Viktor Shklovsky and the horror behind ostranenie

“What we call art exists in order to give back the sensation of life, in order to make us feel things, in order to make a stone stony. The goal of art is to create the sensation of seeing, and not merely recognizing, things; the method of art isostranenie [making strange]”, proclaims Viktor Shklovsky’s best-known essay, “Art as Device” (“Iskusstvo kak priyom”), written one hundred years ago, and published in 1917.
When I say “essay”, I mean a cross between an article and a manifesto. And when I say “published”, I mean that Shklovsky had it printed on what looked like toilet paper, along with articles by other hot-headed students who believed they had found new ways of understanding literature. Following the new fashion for abbreviations, they christened their circle “OPOYAZ”, short for “Society for the Study of Poetic Language”. When others disparagingly called them formalists, they proudly took up the label. There never was a formal beginning to formalism, but the group formed around Shklovsky in 1916. This year, then, celebrates the twinned centenary of both the OPOYAZ and ostranenie – a concept that is often misunderstood as a mere textual game, when it is actually about making life more real, both in its joys and in its horrors.
In English, ostranenie is known as “defamiliarization”, “e(n)strangement”, “making strange” or “foregrounding”, all of which have the potential to confuse. Being estranged from, say, one’s wife is the emotional opposite of the reconnection through wonder that is ostranenie. One might also think of Brecht’s Verfremdungseffekt; though he was probably inspired by the Russian theorist, the German playwright believed in restraining feelings in order to promote critical thought. Shklovsky, on the other hand, saw thought as inseparable from emotion. (As it happens, contemporary cognitive science agrees.) To avoid such confusions, I will stick to the original term. Not that it is correct: it should have been ostrannenie, from the Russian strannyi, strange. But orthography was not one of Shklovsky’s fortes, and, as he put it decades later, the neologism “went off with one ‘n,’ to roam the world like a dog with an ear cut off”. The word is strange to Russian speakers, too – which is arguably a good thing, considering what it means.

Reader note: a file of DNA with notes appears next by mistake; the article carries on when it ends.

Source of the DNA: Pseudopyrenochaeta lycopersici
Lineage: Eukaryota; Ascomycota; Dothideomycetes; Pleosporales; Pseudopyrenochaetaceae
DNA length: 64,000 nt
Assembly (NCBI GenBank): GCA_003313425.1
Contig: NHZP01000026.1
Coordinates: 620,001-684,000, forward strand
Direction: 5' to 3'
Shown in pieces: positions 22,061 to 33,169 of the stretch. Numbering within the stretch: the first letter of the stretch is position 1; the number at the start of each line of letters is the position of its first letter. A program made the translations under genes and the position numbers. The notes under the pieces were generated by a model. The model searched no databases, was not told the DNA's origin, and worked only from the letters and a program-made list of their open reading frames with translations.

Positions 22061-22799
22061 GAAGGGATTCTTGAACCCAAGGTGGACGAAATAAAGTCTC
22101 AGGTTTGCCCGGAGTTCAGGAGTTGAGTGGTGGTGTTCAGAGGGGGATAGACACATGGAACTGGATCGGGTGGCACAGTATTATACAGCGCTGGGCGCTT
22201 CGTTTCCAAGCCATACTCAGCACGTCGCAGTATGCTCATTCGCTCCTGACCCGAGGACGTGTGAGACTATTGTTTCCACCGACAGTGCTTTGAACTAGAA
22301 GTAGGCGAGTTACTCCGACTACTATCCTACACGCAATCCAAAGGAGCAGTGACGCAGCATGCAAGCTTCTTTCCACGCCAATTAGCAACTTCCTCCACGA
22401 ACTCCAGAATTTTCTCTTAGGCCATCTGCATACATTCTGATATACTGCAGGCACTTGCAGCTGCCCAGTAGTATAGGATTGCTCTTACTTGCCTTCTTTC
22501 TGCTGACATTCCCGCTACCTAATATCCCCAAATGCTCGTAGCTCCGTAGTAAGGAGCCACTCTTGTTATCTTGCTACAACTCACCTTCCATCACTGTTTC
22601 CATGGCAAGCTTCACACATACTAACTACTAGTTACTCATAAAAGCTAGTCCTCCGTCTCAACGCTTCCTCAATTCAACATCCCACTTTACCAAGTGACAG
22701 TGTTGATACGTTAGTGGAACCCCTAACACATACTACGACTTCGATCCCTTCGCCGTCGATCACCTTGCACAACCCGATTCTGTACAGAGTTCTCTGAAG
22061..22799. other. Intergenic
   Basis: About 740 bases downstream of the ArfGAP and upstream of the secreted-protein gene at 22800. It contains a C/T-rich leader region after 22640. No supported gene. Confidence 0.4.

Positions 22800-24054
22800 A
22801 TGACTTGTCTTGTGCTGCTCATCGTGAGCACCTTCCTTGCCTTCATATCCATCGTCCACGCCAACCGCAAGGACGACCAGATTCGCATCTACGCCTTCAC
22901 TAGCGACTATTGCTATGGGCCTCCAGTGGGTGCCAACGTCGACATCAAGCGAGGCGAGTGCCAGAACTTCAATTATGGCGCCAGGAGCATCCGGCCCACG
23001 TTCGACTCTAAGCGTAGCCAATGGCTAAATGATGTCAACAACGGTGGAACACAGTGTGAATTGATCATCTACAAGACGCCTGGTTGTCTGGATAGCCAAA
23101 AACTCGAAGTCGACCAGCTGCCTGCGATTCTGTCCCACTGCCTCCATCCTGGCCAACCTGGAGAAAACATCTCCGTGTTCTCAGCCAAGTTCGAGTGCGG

But what does it mean? Shklovsky’s seventy years as a scholar and his penchant for self-contradiction (it was his method of thinking, his Socratic monologue) conspire against a clear-cut and complete definition. He used ostranenie to describe devices as well as their effects, the text as well as the mind. Sticking with the latter, we can define ostranenie as a cognitive-emotional state, the renewed awareness produced when the habitual is depicted in an unusual way. What is habitual differs from reader to reader, from spectator to spectator. The intended effect can fail to manifest itself; conversely, one can experience ostranenie where it was not intended: say, reading a description of one’s country written by an astonished foreigner. There are a great many ways of making things strange – for instance, adopting the perspectives of aliens and animals; naming directly what is usually couched in euphemisms; or describing in minute detail what is usually summed up in a single word.
Most of the examples cited in “Art as Device” are taken from Leo Tolstoy; his short story “Strider” (“Kholstomer”), written from the perspective of a horse, is an exercise in ostranenie from start to finish. Here, for example, is how the equine narrator perceives the notion of property: